What happened to state school cricket? – Inner-city cricket: the state of play


Nine of the 12 players used during the
2005 Ashes came from state schools. However, since Paul Collingwood retired in 2011, no
English batsman from a state school has held down a regular spot in the national team. The numbers jar considering only 7% of British children
are privately educated. Is there a problem getting state school cricketers through the
system? We’re in Wythenshawe in South Manchester to
meet Tracy. Now, Tracy is the Youth Development Officer here at Wythenshawe Cricket Club. How many junior teams do you have? Well, at the moment our junior teams have
depleted somewhat, and I think that’s a bit of a national problem, especially in kind
of areas like ours. How much so? Five to six years ago there was 150 kids on this field, that was under-9s, under-11s, under-12s, 13s right the way through
to under-18s. You can see for yourself how those numbers have dropped. What do you think cricket would offer the
community then? We’re about mixing together, we’re a cohesive
club. We want people to learn and get on with each other. If you don’t, you know, this is
a microcosm of the world. You’re on the cricket field, you’re playing with people from all
different cultures, different backgrounds, social statuses, but everybody’s the same
out there. You get a wicket, you’re out. What is the future here at Wythenshawe Cricket
Club then? The future, at the moment… I hold my hand
on my heart and I think we’ve got a good future. I’m always an optimist. We’ve got the all-stars
coming through, the little ones are coming through. Get that into their heads: cricket’s
a really fun sport. I think we need to really get the links back with the schools. If we
don’t get those links we’re losing the potential to continue cricket in Wythenshawe and South
Manchester because these girls and boys are the seniors at the future. Otherwise, you
know what’s going to happen to cricket in 25 years time when all these have grown up
and gone to do something different. We need to retain them and I think the future’s bright,
I really do. I always will. I’ll be an optimist till the day I die. At the end of the day
we need to get the cricket back here, properly. I guess I started cricket when I went to my
grandad’s, because he used to put the cricket on, and I got into it and then I asked my
parents if I could join a club with them. How much cricket do you watch, now that’s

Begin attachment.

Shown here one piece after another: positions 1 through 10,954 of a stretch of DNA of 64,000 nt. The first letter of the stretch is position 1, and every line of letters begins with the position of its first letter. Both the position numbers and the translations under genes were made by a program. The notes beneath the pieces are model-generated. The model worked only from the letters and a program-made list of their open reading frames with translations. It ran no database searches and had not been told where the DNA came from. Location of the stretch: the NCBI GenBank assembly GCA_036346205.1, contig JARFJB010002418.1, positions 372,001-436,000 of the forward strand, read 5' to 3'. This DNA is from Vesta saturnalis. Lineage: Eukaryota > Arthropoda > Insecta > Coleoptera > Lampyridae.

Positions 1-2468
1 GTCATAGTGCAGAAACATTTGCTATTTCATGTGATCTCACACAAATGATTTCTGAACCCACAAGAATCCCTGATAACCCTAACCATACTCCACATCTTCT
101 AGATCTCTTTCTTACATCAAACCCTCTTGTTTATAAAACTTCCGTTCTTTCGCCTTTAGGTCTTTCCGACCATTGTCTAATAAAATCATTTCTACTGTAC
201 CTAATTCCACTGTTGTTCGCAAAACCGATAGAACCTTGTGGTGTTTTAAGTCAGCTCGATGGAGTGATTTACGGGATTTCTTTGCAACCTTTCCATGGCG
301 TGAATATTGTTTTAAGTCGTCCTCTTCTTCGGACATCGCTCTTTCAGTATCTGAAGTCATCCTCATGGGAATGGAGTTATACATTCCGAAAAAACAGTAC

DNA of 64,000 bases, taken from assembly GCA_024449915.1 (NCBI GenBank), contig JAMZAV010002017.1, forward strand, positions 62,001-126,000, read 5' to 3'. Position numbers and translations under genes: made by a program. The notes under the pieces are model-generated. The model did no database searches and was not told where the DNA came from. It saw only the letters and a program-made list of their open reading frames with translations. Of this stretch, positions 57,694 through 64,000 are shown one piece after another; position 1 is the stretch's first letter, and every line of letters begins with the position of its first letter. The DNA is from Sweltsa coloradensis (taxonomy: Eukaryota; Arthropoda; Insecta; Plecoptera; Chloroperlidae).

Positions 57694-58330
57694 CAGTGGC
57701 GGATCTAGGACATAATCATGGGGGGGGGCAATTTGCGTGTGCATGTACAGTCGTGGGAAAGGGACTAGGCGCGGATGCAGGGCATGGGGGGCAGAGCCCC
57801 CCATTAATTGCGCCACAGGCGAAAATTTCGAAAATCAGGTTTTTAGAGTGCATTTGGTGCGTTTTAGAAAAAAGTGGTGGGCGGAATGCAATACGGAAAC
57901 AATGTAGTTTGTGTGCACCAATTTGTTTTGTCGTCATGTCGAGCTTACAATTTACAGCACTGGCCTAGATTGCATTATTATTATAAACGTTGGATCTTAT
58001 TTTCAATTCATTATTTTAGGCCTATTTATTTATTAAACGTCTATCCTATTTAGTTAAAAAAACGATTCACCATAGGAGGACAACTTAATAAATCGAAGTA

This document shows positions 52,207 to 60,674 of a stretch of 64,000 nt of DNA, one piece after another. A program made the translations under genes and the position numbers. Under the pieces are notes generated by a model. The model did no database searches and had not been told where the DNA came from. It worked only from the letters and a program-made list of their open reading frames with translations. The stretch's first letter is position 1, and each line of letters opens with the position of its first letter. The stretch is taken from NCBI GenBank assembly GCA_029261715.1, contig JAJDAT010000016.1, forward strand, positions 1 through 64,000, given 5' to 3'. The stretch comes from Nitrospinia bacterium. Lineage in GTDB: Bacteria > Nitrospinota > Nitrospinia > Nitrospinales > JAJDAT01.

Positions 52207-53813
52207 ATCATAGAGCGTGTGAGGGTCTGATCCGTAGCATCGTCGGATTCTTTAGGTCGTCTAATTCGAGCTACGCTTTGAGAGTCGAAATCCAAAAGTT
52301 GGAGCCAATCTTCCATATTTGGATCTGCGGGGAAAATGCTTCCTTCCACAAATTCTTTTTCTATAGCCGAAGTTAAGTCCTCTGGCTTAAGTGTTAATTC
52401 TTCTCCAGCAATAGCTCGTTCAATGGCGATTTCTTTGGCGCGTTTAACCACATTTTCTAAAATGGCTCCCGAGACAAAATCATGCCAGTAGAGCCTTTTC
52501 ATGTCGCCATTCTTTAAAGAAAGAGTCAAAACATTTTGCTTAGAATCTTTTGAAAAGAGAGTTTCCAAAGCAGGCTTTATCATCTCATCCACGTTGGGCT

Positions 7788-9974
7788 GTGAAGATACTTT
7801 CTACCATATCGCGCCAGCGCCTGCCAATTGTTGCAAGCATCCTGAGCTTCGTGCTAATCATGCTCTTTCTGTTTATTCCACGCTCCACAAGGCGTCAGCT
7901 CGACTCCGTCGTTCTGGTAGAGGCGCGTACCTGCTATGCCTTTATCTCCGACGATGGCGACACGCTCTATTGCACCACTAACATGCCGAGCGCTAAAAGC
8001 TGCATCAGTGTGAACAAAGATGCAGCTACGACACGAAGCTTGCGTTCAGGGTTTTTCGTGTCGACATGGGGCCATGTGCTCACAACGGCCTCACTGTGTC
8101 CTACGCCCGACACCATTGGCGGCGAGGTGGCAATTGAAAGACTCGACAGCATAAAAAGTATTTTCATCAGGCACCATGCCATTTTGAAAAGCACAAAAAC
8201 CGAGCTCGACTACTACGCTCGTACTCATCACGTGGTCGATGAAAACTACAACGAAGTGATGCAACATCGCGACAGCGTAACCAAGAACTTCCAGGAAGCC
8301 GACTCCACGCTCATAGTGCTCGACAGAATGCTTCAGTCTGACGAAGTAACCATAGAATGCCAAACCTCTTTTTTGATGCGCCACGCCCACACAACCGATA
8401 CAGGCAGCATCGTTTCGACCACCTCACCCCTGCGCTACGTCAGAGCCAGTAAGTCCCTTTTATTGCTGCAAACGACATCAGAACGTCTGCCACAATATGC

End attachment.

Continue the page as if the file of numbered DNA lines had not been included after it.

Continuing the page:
only on Sky? I don’t really know, because I only watch
it at my grandad’s, and I only go to my grandad’s twice a year. One of the schemes to address the decline
in state school representation is hubs like this one in Hull. Since 2011 the Marylebone
Cricket Club Foundation have offered free and focused coaching exclusively to cricketers
from state schools. There are currently 54 active hubs across the UK. Closer. You’ve got to be closer. Stay low! As a child myself, I was very lucky to play
a very high standard of cricket and I never had anything like this. I genuinely believe
that if we had something like this when I was about, when I was younger, the success
that I had would have not just been me, but many other people as well. When I was playing,
especially when I was at Yorkshire, I think about 80% of the team came from privately-educated
schools, which is wonderful and fine but they have access to those facilities all of the
time. Players like myself from Hull, I mean being a Hull lad myself, we didn’t have access
to those facilities. We used to turn up to games and we’d have no kit, you know we’re
all sharing from the same bag, things like that. For us that’s things that are still
happening in Hull now. We do have the distinction as well that there’s a lot of poverty and
socio-economic problems. These guys now, they are part of a community. They’re a part of
a group of boys and girls who’ve had an opportunity and that opportunity has led to them making
friends as well. It’s not just a case of ‘oh come and play some cricket and we’ll see what
we can do’, it’s more than that. So the kids that we see in front of us here
today – they’re all from state schools? Yes they are, yeah. The MCC Foundation had
the priority of giving free coaching to state school kids, so all of the kids that we see
here today, all of the hundred-plus that we have in the winter are all state-schoolchildren.
We’re not just attracting people from the local area, we’re attracting people from slightly
further afield because they need that free coaching, it’s a benefit to them and they’ve
really developed. We’ve got some kids here today who’ve gone on to do much higher things
than what we ever thought was believable from this. Is that your go-to, then? It’s normally just like a good length really. How have these sessions helped with your skill,
because it seems like you know from Matty you’re getting really good coaching.. Yeah, he’s giving me advice like, to take
into my games and it’s improving with my stats – they’ve improved over the past few years,